$ db_set -f test -k key9 -c "Additional" -v "Test Value" $ db_set -f test -k key9 -c "Additional 2" -v "More stuff" -v "Here" $ db_set -f test -k new -c "Additional 2" -v "Not all columns need to be filled"
Column data can be requested by using -c on db_get. Also showing an example of -d, giving a default value if none is set, as for key=>new, column=>additional:
$ db_get -f test -k key9 -c "additional 2" -h More stuff Here $ db_get -f test -k new -c "additional" -h -d "This is the default" This is the default $
Taking a short break to run the unit tests:
We can easily delete a row, or an entire column:
$ db_delete -f test -k new $ db_delete_column -f test -c additional
Listing keys and columns, also with the -h option, since we’re showing it here.
The default column shows as an empty line.
$ db_keys -f test -h norwegian characters key9 $ db_columns -f test -h additional 2
We can also store values from stdin, for instance a web server response. This even works with binaries, though I wouldn’t recommend trying db_dump on tables containing those. Not that it breaks, it just looks like crap.
$ curl "https://google.com/" | db_set -f test -k "Response from google.com" -i % Total % Received % Xferd Average Speed Time Time Time Current Dload Upload Total Spent Left Speed 100 269 100 269 0 0 5458 0 --:--:-- --:--:-- --:--:-- 5489 $ db_get -f test -k "response from google.com" <HTML><HEAD><meta http-equiv="content-type" content="text/html;charset=utf-8"> <TITLE>302 Moved</TITLE></HEAD><BODY> <H1>302 Moved</H1> The document has moved <A HREF="https://www.google.no/?gfe_rd=cr&dcr=0&ei=ej7bWYqlOuLk8AfSmqqoDg">here</A>. </BODY></HTML>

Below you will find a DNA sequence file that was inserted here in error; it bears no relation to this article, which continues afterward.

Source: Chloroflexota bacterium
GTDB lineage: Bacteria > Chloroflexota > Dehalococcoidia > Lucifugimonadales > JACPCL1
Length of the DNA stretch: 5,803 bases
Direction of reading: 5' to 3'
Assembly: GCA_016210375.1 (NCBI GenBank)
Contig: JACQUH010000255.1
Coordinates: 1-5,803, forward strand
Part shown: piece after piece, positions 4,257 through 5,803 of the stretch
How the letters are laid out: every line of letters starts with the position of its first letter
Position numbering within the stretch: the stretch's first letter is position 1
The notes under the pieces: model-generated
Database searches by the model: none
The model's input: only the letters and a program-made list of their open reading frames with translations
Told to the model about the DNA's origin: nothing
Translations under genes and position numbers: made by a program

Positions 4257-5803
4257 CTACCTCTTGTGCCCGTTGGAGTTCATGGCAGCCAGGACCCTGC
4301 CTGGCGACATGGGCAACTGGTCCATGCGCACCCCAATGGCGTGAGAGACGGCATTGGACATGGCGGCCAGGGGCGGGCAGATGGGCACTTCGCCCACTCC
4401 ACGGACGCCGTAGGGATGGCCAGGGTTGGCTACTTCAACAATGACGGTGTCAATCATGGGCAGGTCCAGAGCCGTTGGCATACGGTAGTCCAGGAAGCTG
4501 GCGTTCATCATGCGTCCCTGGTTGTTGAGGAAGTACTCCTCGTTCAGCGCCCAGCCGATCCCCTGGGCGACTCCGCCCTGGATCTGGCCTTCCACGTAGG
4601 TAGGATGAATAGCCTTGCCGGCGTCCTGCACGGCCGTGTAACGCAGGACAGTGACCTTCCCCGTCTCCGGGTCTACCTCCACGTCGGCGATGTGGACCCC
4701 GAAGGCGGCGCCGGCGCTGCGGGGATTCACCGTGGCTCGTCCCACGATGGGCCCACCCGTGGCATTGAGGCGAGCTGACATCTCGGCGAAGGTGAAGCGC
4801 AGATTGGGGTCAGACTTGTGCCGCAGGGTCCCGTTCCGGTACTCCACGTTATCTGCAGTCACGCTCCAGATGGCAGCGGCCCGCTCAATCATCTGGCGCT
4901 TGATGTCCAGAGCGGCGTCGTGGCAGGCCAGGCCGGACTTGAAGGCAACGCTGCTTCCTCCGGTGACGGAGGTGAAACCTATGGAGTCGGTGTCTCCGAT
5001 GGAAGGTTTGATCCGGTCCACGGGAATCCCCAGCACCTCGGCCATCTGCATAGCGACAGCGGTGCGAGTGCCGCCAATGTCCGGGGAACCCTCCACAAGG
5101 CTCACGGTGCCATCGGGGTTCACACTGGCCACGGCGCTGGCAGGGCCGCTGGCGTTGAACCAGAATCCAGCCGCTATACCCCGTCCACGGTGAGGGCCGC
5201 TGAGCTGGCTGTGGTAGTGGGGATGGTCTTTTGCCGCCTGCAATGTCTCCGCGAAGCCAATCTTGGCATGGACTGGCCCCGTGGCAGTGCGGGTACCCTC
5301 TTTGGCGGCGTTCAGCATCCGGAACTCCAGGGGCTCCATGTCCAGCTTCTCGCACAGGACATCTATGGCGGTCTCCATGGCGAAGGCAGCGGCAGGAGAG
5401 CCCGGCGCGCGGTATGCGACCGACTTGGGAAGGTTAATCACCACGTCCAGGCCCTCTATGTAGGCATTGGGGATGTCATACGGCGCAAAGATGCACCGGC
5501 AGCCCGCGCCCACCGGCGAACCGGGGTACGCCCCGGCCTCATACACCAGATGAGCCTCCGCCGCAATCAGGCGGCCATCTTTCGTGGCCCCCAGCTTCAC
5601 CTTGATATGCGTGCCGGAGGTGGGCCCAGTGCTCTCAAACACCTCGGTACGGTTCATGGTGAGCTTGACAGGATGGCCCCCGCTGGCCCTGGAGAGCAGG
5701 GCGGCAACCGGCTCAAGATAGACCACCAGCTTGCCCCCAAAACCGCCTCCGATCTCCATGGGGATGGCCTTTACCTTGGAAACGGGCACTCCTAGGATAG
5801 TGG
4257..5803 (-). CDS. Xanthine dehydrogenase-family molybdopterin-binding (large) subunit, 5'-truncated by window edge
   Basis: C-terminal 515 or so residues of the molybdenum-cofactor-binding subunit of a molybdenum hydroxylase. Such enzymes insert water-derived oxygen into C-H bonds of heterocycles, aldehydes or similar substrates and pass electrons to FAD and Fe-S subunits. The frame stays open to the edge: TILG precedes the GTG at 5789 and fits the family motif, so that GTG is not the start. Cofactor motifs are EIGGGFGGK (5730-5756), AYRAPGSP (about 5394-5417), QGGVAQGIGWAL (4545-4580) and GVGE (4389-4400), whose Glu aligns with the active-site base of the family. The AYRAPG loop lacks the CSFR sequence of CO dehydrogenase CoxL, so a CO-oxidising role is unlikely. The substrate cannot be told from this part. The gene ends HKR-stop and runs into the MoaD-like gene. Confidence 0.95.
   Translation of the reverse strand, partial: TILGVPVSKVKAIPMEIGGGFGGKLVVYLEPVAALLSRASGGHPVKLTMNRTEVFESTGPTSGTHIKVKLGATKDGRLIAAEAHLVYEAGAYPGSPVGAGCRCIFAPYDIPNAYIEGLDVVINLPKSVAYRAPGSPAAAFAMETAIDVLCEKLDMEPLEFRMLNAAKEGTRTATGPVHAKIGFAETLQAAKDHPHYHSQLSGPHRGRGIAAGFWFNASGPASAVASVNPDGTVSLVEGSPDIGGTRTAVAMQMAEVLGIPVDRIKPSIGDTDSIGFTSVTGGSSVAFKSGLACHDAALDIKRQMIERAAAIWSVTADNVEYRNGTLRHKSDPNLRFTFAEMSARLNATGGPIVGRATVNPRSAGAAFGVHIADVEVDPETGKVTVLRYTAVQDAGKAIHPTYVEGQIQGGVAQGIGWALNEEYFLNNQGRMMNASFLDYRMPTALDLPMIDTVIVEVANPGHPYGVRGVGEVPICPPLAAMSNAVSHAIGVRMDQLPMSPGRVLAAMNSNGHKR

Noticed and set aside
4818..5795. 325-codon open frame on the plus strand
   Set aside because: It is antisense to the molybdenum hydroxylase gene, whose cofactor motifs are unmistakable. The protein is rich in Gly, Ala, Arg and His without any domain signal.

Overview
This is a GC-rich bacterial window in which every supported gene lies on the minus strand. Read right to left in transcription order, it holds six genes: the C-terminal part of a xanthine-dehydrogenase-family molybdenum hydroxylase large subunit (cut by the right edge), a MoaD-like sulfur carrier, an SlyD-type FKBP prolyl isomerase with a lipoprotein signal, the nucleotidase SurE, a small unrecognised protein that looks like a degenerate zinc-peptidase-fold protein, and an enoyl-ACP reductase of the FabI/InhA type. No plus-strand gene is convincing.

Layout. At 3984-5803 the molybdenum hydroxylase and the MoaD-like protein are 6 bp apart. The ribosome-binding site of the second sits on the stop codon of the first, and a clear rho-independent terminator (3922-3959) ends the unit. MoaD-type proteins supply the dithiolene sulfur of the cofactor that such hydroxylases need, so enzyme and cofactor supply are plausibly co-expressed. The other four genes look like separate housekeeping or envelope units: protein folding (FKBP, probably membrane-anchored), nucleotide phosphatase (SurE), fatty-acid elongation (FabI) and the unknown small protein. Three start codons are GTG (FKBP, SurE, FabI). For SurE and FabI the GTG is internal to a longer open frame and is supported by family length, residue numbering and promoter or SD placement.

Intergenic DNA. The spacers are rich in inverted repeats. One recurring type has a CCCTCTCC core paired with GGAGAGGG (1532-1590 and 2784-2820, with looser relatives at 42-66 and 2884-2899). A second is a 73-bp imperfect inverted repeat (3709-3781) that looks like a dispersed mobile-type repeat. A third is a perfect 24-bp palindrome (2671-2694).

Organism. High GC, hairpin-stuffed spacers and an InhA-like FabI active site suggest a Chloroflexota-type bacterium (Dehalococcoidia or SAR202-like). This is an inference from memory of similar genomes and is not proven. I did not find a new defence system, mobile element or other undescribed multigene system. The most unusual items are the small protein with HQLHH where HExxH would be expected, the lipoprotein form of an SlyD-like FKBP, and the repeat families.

When dumping a table for display, values are truncated. Please note that if you’re storing binary data, the displayed length by db_dump will only include the printable characters, and will not accurately reflect the length of the binary that would be retrieved by db_get.
Searching is done using a regex on a given column, optionally running db_dump on the results instead of listing the keys:
If you decide to use this for your own projects, and you’re having issues, please read the output of db_help first, or run the function you’re having issues with using the -? switch. Or simply ask me here.
Have fun 🙂